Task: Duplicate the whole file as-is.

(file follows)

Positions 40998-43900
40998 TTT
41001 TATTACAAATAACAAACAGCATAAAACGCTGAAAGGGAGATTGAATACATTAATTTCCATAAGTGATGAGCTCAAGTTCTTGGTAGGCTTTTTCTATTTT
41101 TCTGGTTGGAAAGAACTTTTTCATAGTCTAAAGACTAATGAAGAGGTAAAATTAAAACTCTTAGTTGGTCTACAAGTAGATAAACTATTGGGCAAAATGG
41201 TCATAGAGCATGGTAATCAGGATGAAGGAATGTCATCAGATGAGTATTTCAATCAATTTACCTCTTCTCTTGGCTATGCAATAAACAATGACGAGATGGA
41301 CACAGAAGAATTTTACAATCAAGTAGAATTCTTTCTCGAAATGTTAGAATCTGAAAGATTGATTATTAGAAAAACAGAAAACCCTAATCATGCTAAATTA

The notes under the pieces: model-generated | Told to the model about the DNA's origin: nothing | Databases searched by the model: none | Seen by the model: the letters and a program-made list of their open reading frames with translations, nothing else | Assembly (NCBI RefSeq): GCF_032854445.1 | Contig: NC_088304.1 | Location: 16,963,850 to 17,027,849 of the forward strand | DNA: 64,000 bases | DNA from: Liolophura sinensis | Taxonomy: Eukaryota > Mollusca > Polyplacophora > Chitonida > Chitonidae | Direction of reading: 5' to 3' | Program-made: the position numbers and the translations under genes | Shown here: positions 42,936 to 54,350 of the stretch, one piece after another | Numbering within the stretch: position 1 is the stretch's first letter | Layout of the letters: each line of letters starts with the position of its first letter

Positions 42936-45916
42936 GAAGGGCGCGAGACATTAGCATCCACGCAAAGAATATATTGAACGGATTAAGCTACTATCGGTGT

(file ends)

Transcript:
Positions 40998-43900
40998 TTT
41001 TATTACAAATAACAAACAGCATAAAACGCTGAAAGGGAGATTGAATACATTAATTTCCATAAGTGATGAGCTCAAGTTCTTGGTAGGCTTTTTCTATTTT
41101 TCTGGTTGGAAAGAACTTTTTCATAGTCTAAAGACTAATGAAGAGGTAAAATTAAAACTCTTAGTTGGTCTACAAGTAGATAAACTATTGGGCAAAATGG
41201 TCATAGAGCATGGTAATCAGGATGAAGGAATGTCATCAGATGAGTATTTCAATCAATTTACCTCTTCTCTTGGCTATGCAATAAACAATGACGAGATGGA
41301 CACAGAAGAATTTTACAATCAAGTAGAATTCTTTCTCGAAATGTTAGAATCTGAAAGATTGATTATTAGAAAAACAGAAAACCCTAATCATGCTAAATTA

The notes under the pieces: model-generated | Told to the model about the DNA's origin: nothing | Databases searched by the model: none | Seen by the model: the letters and a program-made list of their open reading frames with translations, nothing else | Assembly (NCBI RefSeq): GCF_032854445.1 | Contig: NC_088304.1 | Location: 16,963,850 to 17,027,849 of the forward strand | DNA: 64,000 bases | DNA from: Liolophura sinensis | Taxonomy: Eukaryota > Mollusca > Polyplacophora > Chitonida > Chitonidae | Direction of reading: 5' to 3' | Program-made: the position numbers and the translations under genes | Shown here: positions 42,936 to 54,350 of the stretch, one piece after another | Numbering within the stretch: position 1 is the stretch's first letter | Layout of the letters: each line of letters starts with the position of its first letter

Positions 42936-45916
42936 GAAGGGCGCGAGACATTAGCATCCACGCAAAGAATATATTGAACGGATTAAGCTACTATCGGTGT